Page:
PROBLEM CHILDREN / ANTI SOCIAL BEHAVIOUR
Every child or adolescent shows some unusual behavior or negative reactions occasionally or periodically under emotional stress or by way of protest. Though these behaviors may appear odd or bothersome, they may not be harmful to anybody in most instances. However, if such behavior recurs often or increases in severity causing distress to the child and others around him or her, it -is time to sit up and consider whether the child needs assessment and treatment from doctors or mental health professionals. In a lot of cases, the issue comes to light first time when a legal problem has occured due to antisocial behavior. It may be too late for modification if not handled early enough. As the beliavior becomes ‘set’ and the adolescent grows away from the family.
Does your child show any of the following unusual behaviors?
- Emotional outbursts/temper tantrums
- Using abusing language
- Hostile, defiant aggressive behavior towards others
- Lying consistently
- Running away from home
- Manipulative tendencies
- Enjoys inflicting pain on others (including animals)
- Destroying public or private property
- Petty thefts
- Associating with criminal gangs, gang fights
- Smoking, drinking or taking drugs
- Sexual misbehaviors/promiscuity
These are some of the attitudes and behaviors that characterize a conduct disorder in a younger child and an anti social or delinquent behavior in adolescence. These behaviors may be the fore runner of criminal behavior in adulthood. These children may be a source of problem to the family and the society.
What Causes children to turn anti social?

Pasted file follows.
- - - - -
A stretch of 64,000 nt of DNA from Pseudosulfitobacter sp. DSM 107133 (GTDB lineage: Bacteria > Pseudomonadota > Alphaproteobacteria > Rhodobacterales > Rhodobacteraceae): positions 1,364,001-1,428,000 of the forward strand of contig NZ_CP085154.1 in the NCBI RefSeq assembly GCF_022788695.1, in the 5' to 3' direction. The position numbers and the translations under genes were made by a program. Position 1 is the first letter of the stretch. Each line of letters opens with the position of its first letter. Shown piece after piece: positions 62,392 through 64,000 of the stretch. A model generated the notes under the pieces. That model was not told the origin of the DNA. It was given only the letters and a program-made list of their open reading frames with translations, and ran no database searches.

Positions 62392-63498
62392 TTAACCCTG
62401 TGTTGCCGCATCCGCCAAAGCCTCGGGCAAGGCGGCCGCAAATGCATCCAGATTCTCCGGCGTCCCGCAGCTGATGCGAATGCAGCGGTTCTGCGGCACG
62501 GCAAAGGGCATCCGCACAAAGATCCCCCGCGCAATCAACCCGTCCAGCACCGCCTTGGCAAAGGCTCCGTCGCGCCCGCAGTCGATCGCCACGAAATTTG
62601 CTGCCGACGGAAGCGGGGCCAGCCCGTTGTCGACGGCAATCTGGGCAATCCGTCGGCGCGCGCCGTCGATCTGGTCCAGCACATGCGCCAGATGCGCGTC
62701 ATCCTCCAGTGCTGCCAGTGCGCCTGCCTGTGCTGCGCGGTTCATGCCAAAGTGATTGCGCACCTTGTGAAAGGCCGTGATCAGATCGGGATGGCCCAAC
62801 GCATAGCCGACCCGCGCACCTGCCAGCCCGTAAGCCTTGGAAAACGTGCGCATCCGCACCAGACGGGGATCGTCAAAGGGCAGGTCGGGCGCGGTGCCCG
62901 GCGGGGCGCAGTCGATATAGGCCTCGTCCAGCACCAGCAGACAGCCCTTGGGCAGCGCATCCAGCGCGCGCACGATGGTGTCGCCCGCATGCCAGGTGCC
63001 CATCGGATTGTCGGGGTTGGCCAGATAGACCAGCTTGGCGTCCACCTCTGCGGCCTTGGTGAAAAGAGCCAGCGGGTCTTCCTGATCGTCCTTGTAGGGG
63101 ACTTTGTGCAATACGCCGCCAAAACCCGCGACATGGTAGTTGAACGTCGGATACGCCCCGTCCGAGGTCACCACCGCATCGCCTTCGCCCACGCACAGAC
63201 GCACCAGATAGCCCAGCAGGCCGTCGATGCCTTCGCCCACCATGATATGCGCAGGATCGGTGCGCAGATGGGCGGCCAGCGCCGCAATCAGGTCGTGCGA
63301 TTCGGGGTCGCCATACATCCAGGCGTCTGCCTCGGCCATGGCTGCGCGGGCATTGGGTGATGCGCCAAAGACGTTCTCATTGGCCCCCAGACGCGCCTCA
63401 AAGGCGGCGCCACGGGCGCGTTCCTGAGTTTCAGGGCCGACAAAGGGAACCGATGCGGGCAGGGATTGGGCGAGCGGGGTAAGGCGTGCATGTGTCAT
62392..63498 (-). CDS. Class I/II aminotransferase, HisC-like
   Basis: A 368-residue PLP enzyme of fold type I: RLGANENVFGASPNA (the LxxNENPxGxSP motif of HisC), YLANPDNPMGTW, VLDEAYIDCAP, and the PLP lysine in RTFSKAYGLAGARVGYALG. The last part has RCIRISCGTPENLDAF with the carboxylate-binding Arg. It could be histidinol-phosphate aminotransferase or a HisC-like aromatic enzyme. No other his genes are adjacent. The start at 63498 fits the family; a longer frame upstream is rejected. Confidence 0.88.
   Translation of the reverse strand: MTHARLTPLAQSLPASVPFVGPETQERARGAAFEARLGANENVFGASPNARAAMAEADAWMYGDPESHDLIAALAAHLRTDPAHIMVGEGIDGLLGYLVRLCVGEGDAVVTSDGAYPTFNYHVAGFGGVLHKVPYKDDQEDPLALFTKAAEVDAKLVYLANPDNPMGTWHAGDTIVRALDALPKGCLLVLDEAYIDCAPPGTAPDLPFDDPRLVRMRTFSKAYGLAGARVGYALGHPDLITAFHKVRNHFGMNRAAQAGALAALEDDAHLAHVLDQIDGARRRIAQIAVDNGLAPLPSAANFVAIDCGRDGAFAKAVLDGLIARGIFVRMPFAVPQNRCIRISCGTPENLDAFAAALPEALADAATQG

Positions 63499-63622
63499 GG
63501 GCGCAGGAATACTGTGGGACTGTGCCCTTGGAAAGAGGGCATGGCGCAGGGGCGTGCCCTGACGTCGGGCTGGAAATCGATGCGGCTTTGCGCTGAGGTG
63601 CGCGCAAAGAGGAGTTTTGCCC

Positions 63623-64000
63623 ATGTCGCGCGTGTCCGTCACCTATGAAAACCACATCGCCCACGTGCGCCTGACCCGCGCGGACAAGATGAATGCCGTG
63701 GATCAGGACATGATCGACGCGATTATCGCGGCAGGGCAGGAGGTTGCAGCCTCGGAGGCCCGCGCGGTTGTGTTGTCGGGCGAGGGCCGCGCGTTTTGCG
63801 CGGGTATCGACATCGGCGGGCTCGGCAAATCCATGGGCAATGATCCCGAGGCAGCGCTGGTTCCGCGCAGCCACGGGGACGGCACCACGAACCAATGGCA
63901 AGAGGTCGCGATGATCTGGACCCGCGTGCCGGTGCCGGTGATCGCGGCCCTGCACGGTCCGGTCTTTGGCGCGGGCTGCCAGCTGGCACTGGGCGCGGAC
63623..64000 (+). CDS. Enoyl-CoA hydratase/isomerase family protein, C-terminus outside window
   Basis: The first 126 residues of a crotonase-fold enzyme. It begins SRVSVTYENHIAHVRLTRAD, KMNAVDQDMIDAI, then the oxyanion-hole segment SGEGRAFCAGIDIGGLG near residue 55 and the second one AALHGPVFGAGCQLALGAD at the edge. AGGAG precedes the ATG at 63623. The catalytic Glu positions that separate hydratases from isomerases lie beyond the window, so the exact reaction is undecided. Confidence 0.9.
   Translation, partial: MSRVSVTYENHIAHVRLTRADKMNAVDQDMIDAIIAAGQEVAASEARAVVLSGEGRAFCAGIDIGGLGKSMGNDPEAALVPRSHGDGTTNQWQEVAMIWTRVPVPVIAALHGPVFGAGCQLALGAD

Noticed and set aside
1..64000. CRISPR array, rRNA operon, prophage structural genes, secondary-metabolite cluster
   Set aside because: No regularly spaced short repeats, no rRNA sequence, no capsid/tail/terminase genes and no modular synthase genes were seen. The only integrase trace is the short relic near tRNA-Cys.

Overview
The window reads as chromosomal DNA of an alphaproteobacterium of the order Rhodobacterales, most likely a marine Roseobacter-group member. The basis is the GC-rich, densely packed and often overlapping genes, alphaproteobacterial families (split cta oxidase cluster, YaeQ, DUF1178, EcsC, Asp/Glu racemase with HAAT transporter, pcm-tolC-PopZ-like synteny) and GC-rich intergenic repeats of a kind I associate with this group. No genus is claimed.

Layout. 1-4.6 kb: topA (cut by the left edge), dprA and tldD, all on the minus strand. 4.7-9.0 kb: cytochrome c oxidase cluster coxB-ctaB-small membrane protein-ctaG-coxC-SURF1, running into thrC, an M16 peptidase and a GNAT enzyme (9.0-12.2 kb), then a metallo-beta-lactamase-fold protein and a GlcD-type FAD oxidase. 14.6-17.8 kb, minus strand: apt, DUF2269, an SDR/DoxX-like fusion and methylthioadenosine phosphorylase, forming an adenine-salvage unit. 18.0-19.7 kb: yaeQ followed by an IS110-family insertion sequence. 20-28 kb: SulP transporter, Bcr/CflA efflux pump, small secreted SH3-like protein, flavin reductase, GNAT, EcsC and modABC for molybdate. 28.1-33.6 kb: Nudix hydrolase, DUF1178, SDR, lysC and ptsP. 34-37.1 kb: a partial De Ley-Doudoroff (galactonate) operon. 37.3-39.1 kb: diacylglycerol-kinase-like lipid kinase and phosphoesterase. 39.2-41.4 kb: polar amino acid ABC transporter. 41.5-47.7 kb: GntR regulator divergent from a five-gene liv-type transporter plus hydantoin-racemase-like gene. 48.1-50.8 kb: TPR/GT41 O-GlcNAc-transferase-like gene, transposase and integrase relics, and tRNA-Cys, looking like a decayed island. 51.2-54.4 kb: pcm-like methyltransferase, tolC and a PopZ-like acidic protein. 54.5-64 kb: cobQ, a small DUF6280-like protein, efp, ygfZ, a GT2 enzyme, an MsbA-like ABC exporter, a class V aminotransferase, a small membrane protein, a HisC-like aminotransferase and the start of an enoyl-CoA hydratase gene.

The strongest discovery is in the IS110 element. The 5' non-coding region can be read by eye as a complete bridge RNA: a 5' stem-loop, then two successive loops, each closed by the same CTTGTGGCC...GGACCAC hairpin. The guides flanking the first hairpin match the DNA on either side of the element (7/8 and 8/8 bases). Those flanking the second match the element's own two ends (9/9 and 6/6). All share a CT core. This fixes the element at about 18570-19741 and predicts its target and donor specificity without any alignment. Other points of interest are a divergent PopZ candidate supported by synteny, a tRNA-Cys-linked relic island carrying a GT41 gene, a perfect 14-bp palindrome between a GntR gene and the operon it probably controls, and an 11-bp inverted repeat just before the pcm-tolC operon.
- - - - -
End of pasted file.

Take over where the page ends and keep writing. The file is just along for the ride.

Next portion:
Several psychosocial factors are found to be strongly associated with conduct disturbance which increases the risk of a child developing antisocial behaviors. These are:-
- Poor, inadequte or wrong role modelling by parents/significant others.
- Breakdown of social and value systems specially within the family.
- Lack of parental involvement in discipline and upbringing
- Severe marital discord among parents
- Absence of a parent from home for long period, especially father
- Antisocial or criminal behavior in a parent or family member
- Alcoholism or drug abuse in parents
- Difficult adjustment to school set up
- Poor peer interaction
- Association with neighborhood gangs
- Temperamentally – overactive, distractible, impulsive, emotional
- Uprooted, migrant family
- Living in slums in cities
- Poverty and unemployment in the family
Conduct disorder or delinquency thus appear to be due to a complex interplay of factors in the child, the family and the society.
How can you deal with a child who shows signs of conduct disorder?
There is no point in blaming or resorting to severe punishment. They need a totally different way of being dealt with.
- Proper role modelling by parents and significant others including a comprehensive value system.
- Parents can be guided by mental health professionals to change their own patterns of dealing with the child which are often faulty.
- The child can be separated from its pathological family or social environment and instead be placed in healthy environment and proper care.
- Consistently disciplined, yet sympathetic approach in changing the behaviour of the child to conform to social norms and code of conduct.
- Encourage the child to develop normal healthy social interactions, respond to needs of others and live in harmony, with others.
- Placement of the child in a special institution run by the government, NGO’s or private bodies for remediation.
- Medication for underlying mental pathology, if any, by a mental health professional.
- The society also needs to look at the value systems being imparted to the youth.
- The media needs to play a big role including not portraying or glamorizing violence and crime.
Ultimately these children are our own collective responsibility and require the untiring efforts of parents, teachers, mental health professionals (psychologist, social workers), remedial institutions, law enforcing authorities and the government to ensure that these children grow up to be normal, socially responsible adults.